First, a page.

Free Newsletters - Space - Defense - Environment - Energy - Solar - Nuclear
..
. Earth Science News .




WATER WORLD
Jordan to launch 'first phase' of Dead Sea canal
by Staff Writers
Amman (AFP) Aug 19, 2013


Jordan said on Monday it plans to build parts of a project linking the Red Sea to the shrinking Dead Sea that would supply the parched country with desalinated water.

Prime Minister Abdullah Nsur said the $980-million project is designed to provide Jordan with 100 million cubic metres (3.5 billion cubic feet) of water a year.

"The government has approved the project after years of technical, political, economic and geological studies," Nsur told a news conference.

Under the plan, Jordan will draw water from the Gulf of Aqaba at the northern end of the Red Sea to the nearby Risheh Height, where a desalination plant is to be built to treat water.

"The desalinated water will go south to Aqaba, while salt water will be pumped to the Dead Sea," Nsur said.

The Dead Sea, the world's lowest and saltiest body of water, is on course to dry out by 2050.

The degradation of the Dead Sea started in the 1960s when Israel, Jordan and Syria began to divert water from the Jordan River, the Dead Sea's main supplier.

However, environmentalists fear that an influx of seawater could undermine the Dead Sea's fragile ecosystem.

"We are thinking of selling desalinated water to Israel and buying water from Lake Tiberias (Sea of Galilee)," said Nsur.

The prime minister said Jordan wanted water to supply its northern regions, while Israel also needs water in the south.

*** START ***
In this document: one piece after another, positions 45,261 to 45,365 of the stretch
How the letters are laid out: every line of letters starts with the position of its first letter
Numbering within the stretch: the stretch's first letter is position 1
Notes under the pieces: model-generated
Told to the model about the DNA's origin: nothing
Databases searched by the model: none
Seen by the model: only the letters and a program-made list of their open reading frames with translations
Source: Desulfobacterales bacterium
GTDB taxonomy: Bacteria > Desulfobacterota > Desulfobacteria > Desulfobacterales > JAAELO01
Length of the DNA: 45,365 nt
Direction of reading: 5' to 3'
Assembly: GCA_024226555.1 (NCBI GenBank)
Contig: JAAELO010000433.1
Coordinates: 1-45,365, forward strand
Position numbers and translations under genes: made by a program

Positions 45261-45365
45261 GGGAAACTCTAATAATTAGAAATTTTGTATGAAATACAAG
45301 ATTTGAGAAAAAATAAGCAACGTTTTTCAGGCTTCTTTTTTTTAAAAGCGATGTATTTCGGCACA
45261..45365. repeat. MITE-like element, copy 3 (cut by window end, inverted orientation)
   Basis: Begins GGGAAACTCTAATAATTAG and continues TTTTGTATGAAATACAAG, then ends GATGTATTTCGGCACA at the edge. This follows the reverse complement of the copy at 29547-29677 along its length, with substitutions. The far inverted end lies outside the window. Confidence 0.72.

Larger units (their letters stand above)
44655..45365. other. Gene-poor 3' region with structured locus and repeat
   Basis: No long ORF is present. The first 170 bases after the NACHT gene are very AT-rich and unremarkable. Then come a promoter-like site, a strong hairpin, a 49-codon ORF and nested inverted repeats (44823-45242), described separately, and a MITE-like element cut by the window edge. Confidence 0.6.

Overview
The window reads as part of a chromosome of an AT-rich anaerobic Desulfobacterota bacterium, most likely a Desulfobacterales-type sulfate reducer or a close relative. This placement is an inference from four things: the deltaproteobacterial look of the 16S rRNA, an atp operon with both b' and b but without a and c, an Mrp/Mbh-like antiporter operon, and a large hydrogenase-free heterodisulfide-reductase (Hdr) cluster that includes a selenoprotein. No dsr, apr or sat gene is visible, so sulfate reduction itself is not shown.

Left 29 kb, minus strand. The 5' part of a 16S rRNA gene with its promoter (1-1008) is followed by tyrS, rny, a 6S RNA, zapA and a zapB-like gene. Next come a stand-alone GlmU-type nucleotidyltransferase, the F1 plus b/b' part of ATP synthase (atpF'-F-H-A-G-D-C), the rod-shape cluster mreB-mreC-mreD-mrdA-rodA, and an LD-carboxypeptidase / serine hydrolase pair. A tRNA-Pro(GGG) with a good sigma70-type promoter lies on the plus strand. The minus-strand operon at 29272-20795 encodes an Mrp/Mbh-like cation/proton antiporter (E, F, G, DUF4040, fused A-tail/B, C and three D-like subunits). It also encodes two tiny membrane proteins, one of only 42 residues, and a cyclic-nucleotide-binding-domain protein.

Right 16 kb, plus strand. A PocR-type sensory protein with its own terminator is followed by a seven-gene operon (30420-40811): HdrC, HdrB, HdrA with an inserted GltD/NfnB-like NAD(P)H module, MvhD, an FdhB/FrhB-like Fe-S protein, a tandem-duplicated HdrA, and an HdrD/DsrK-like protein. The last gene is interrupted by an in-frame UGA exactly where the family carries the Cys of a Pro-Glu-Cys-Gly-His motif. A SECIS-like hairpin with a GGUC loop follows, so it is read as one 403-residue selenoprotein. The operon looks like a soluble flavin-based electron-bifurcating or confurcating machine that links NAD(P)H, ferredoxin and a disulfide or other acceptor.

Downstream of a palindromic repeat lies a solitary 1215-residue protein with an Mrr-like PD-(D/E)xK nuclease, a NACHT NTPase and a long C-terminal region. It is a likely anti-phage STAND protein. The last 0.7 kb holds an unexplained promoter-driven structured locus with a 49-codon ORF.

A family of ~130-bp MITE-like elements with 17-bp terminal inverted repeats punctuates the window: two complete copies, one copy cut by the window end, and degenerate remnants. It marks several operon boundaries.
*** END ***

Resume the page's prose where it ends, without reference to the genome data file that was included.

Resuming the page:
Officials say the 500,000 Syrian refugees that Jordan is hosting are stretching its meagre water resources.

The majority of refugees are living in the north, particularly the Zaatari camp, home to about 130,000 Syrians.

"A cubic meter of desalinated water would cost Israel one dinar ($1.4), while buying water from Tiberias will be cheaper for reasons related to transportation, costing us one-third of a dinar per cubic metre. It's a good deal," he added.

The water ministry says Jordan, where 92 percent of the land is desert, will need 1.6 billion cubic metres of water a year to meet its requirements by 2015, while the population of 6.8 million is growing by almost 3.5 percent a year.

Jordan had initially agreed in principle to build, along with its Palestinian and Israeli neighbours, an $11-billion pipeline from the Red Sea to refill the rapidly shrinking Dead Sea and provide drinking water.

"The high cost of that project prompted the government to come up with the ideas we announced today, which we call the 'first phase'," Water Minister Hazem Nasser told the news conference.

"We had no other option. We will revive the idea of saving the Dead Sea, while at the same time having drinking water. And we do not need to reach an agreement with Israel."

Jordan singed a peace treaty with Israel in 1994.

In July, Jordan inaugurated a nearly one-billion-dollar project to supply the capital with 100 million cubic metres of water from the 300,000-year-old Disi aquifer in the south to help meet a chronic shortage.

.


Related Links
Water News - Science, Technology and Politics






Comment on this article via your Facebook, Yahoo, AOL, Hotmail login.

Share this article via these popular social media networks